500 Thursdays

For Andrew Cotto’s daughter, every Thursday is a special day.

My daughter was born on a Thursday. We’d gone to the hospital with still plenty of Wednesday left, but, on that day, complications arrived instead of a child. As the sun sank into the distant horizon and night sifted down onto the city, my wife endured unimaginable things associated with a difficult childbirth. The pregnancy had been a breeze, so we, as first-time parents, figured the delivery would be the same. The sudden uncertainty was overwhelming. We were displaced and unprepared. My wife was heroic but seriously shaken. I was a helpless wreck. It was our first lesson about the vulnerability of parenting, and we weren’t technically even parents yet. Finally, after too many hours to report, a C-section was scheduled. At some point in that blurry evening or gauzy morning, a baby was born. I helped give her a bath in a tiny tub. She had brown hair, brown eyes and chubby little thighs. I’d never seen anything so beautiful. As my daughter and wife slept like they deserved, I went down to where some family had settled into the waiting room of St. Vincent’s Hospital.

Winnie was there. She’s the sister of my mother-in-law and the beloved aunt of my wife. She is beloved by many people. Her name is Winifred, but no one calls her that, expect my father-in-law, kind of, who loves her lots and calls her Fred. To everyone else she is Winnie. To everyone else that matters to her—her dear sister, her two nieces, her two nephews-in-law, her four great-nieces/nephews, and a select group of others she claims she can count on one hand (though she is lying because there are many others)—she is a figure of unconditional love. She is tall and fair of skin and hair. She has maintained her formidable figure into her 60’s and carries herself with casual elegance. Urbane and small town, she wears designer black during the week and college sweatshirts on the weekend. Winnie never married, and her intimate life is a mystery to most. She’s a self-made woman of eager independence who lives in Manhattan, but her home is by the beach. She’s an unwritten character in a Truman Capote novel or the grand benefactor in a work of Dickens. Most importantly to us, she is an enormously important figure in the life of our daughter.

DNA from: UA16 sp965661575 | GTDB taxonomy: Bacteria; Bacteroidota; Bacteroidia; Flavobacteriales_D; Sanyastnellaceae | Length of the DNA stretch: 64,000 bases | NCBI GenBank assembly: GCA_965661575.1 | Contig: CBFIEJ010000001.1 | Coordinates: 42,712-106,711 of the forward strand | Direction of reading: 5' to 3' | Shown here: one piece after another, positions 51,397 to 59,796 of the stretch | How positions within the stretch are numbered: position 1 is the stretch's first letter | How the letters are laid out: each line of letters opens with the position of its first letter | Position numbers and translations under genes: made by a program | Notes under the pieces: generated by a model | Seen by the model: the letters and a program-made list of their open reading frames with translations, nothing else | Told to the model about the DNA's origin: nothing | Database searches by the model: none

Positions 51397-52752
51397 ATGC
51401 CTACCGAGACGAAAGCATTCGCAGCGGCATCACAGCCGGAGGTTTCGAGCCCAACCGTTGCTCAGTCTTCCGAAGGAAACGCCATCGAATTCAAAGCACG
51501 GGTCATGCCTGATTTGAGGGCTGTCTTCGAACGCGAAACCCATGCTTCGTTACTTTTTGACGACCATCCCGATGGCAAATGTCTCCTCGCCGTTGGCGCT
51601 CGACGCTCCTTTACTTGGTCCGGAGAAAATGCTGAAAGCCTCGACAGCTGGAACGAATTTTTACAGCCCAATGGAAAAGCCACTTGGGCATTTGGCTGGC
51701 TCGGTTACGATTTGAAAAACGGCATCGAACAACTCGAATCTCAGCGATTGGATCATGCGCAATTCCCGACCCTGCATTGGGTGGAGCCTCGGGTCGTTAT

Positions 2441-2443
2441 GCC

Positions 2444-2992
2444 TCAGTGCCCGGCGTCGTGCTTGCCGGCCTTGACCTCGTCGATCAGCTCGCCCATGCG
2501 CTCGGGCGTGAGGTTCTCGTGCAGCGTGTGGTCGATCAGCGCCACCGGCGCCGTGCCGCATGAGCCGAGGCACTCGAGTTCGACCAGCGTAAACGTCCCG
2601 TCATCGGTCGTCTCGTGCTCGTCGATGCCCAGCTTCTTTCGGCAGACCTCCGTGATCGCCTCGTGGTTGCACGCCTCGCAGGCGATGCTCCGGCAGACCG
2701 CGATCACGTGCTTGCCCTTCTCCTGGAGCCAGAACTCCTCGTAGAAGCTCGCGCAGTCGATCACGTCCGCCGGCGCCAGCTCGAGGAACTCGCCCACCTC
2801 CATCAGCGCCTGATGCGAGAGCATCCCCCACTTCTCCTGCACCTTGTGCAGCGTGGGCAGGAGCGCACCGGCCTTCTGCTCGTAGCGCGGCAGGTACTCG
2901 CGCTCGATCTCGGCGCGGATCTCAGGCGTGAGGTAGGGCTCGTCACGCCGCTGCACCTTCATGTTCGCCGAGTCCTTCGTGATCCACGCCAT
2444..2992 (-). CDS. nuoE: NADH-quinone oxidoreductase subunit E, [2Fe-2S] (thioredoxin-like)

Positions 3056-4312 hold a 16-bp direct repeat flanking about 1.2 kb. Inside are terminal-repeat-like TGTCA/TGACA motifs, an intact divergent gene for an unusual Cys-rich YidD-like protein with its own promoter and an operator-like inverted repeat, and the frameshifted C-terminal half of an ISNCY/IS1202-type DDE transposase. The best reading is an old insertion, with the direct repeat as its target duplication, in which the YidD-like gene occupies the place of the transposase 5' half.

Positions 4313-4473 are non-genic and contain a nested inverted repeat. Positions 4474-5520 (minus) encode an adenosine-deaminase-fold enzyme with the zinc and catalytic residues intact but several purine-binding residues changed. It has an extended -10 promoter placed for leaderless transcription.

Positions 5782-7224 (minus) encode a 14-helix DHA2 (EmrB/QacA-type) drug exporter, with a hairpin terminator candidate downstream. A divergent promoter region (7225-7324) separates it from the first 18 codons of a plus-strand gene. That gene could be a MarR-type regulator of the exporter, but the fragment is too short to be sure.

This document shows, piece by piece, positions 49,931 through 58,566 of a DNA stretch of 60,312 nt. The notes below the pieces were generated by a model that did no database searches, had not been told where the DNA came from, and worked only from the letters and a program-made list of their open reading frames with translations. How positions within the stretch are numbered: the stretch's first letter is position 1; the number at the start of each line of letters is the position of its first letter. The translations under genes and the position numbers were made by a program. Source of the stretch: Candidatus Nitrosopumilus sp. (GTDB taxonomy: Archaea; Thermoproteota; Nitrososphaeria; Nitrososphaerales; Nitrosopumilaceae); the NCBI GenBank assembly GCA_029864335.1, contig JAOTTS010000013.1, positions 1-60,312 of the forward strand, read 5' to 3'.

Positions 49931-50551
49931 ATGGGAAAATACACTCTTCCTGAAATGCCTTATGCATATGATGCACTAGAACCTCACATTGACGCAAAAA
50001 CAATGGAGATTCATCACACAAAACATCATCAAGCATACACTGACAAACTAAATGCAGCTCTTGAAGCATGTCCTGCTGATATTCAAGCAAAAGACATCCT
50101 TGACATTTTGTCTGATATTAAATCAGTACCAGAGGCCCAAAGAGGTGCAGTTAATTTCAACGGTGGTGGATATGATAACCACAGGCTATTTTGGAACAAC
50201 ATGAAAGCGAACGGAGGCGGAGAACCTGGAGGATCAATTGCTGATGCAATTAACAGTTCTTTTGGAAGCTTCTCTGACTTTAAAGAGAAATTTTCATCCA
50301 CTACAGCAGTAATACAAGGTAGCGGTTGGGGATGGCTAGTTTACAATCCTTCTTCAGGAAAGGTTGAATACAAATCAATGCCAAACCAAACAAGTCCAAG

♦◊♦

We’d been home four days from the hospital when the phone rang. “Hello!” an ebullient voice sang through the receiver. “It’s Winnie calling to wish Sophia a happy second Thursday!” My wife needed to hear from her. The C-section recovery had been painful, and we’d been housebound in Brooklyn in the dead of winter. Our apartment was dark, and the baby didn’t sleep. We had visitors but very little help. We were staggering into parenthood, unable to even delegate. Winnie’s voice was a balm. No advice or judgment, just an open ear and endless faith. “Well, you both are perfect, so you will be perfect parents, too.” Not true, we knew, but still nice to hear. We were vulnerable, and Winnie’s way made us feel less so. We were glad she called. Then a week later, she called again, “Hello! It’s Winnie calling to wish Sophia a happy third Thursday!”

A ritual had begun. Winnie would call to wish Sophia a happy Thursday, every Thursday. She kept count of the week and kept the same cheer in her voice. We figured she’d give up at some point, be out of town or sufficiently distracted, but the calls kept coming. “Ha-wo,” Sophia would say into the phone when she began to dabble with words. “Winnieeee,” she’d coo. Appropriately, her great aunt’s name was easy to say. At 18 months (or 72 Thursdays in Winnie time), we moved to Italy for a year. This had to be the end of the Thursday streak. No chance. Winnie decided e-mail counts, and who were we to argue? She got through by phone on occasion, as well, and visited personally on what we unofficially believe was Thursday #92. When we returned to the States, the phone calls did, too, right in time. And then, on occasions like birthdays and Thursdays marking hundreds, Winnie came over. We drank special drinks and ate mountains of lamb chops, which had officially become the favorite meal of Winnie and Sophia. A glorious routine had been established in our lives. Word spread. The legend of Winnie was born amongst our family and friends, many of whom she’d never met.